Not quite as dismal as the last collaboration album with Ely Buendia’s name on it. But not quite as good as Pupil’s (or Hilera’s) last album either. In case anyone’s forgotten already, The Oktaves is Ely Buendia’s kind-of-full-time-but-not-really other band, a supergroup who don’t seem to hang out together. Or maybe they do hang out, only not as much as the members of Sandwich and Pedicab.
The best cut on this otherwise solidly bland album, is the alternate take or mix of “Bungo Sa Bangin,” previously released on RockEd’s Rock Rizal. The old version has Pepe Smith working the frets, the new version features Nitoy Adriano on slides. “Walang Magawa” is probably Chris Padilla’s worst song yet. The song is self-referential, an uninspired song about being uninspired. Yes, anyone can play guitar, sing all day and produce nothing of substance. The only difference between Chris Padilla and the rest of us, is, he thought it was a good idea to commit it to tape.
“Langit Express,” would have been perfect for Tikoy Aguiluz’ Biyaheng Langit, only a decade late? And by a band formed out of producing the theme for the neo-noir Asiong Salonga movie, which Aguiluz helmed and disowned afterwards? Probably not coincidence. “Ikot Ikot,” not to be confused with the similarly forgettable Sarah Geronimo hit, may be Padilla’s best song here, but is memorable mainly for Ellen Adarna. The latest John Lloyd Cruz gossips notwithstanding.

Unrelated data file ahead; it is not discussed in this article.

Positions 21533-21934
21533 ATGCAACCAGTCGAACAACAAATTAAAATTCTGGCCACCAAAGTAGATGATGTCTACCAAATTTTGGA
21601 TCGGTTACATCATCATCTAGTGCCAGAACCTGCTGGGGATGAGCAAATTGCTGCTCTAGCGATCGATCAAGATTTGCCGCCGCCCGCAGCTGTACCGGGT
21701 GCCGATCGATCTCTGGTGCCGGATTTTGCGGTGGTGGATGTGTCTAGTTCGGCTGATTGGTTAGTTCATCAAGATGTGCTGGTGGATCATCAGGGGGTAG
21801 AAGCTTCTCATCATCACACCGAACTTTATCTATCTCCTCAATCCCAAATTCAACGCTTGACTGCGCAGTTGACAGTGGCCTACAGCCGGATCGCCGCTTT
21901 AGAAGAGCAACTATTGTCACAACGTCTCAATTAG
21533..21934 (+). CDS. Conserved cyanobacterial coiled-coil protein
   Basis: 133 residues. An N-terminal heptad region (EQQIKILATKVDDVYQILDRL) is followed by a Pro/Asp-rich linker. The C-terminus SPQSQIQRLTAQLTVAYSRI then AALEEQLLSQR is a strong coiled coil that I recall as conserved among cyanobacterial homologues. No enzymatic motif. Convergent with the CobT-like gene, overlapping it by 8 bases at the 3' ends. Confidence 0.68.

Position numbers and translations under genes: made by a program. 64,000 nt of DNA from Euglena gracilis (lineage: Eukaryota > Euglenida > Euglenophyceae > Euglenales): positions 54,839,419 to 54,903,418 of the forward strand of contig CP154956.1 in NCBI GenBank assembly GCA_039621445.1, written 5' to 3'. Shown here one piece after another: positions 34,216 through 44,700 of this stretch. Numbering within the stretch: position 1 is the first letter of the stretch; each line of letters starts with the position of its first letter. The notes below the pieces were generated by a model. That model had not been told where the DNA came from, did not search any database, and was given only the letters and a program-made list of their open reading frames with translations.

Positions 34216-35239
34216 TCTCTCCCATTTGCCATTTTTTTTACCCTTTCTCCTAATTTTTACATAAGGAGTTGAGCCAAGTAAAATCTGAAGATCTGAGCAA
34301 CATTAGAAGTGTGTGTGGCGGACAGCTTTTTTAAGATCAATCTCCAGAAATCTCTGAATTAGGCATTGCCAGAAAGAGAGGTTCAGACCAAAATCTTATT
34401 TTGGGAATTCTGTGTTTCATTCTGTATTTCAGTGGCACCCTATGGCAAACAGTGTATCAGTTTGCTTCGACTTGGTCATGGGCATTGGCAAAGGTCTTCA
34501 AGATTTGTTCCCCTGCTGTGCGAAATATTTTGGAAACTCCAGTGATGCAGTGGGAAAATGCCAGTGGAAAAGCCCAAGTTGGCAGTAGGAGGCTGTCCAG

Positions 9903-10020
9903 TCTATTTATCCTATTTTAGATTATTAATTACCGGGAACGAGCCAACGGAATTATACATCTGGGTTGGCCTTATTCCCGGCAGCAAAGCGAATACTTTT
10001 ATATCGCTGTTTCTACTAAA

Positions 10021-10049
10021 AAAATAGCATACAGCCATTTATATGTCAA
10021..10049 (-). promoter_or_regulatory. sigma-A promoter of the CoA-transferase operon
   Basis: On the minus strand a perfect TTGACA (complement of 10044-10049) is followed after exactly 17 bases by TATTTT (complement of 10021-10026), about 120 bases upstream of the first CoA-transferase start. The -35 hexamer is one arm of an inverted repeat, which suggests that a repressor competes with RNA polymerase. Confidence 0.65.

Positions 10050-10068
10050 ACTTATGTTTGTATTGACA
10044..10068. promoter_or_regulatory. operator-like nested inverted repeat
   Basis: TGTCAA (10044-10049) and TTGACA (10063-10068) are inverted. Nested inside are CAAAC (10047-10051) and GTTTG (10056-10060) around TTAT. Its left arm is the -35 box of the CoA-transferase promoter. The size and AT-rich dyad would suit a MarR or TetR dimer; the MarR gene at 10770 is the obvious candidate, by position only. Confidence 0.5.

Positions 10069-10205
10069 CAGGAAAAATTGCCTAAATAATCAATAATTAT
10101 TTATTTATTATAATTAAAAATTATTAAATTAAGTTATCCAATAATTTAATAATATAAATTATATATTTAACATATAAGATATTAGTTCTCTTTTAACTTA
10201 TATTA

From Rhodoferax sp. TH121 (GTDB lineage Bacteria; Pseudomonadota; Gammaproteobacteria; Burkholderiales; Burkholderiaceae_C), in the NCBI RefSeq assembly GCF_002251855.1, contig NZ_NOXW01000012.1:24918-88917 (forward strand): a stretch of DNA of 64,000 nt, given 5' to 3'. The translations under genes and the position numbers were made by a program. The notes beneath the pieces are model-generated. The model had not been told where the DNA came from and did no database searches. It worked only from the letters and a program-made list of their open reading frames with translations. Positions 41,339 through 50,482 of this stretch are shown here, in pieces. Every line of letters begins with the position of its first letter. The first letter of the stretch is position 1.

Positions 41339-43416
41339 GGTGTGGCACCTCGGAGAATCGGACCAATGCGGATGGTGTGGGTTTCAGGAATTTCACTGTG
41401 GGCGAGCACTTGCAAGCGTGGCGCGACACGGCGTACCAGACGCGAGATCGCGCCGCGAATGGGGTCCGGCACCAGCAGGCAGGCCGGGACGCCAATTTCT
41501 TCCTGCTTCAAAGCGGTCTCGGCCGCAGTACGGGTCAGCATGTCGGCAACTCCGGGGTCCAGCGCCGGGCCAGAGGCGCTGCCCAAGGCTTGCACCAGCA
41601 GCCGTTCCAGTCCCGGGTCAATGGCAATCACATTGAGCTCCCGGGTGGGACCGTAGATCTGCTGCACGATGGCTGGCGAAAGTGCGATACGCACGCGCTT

Some people said “Papunta Ka Pa Lang, Pabalik Na Ako” brings back the Ely Buendia of the old, in that it sounds more Eheads than Pupil. Those people need to rid of their nostalgia blinders, the song doesn’t sound Eheads at all. “1995,” that’s what Eheads sounded like and this one, this one doesn’t. Nostalgic lang kayo masyado.
With “Kupal,” Ely Buendia seems to channel a cross between Dylan and Elvis. As a rock figure, Buendia ages linearly, unlike the ever shape-shifting Rico Blanco. “Kupal,” however strong in its title, is a disappointing faux middle class hippie rant—directed to middle class hippies. It’s a song Pepe Smith would approved of and make Bobby Balingit roll his eyes.
The Oktaves’ self-titled debut wears its rock n’ roll heart patch on its leather jacket sleeves. But said leather jacket isn’t scored from Ukay-ukay but from the mall and its ripped Levi’s jeans is ripped in the factory, not ripped and torn at home, DIY, using whatever tool available (a friend said hacksaw works best). Much worse, they may be company sponsored.
There’s not enough slant or riot here. What we get is manufactured-sounding rock n’ roll with matching manufactured rock n’ roll looks, from the slick hair pomade down to the shiny leather boots.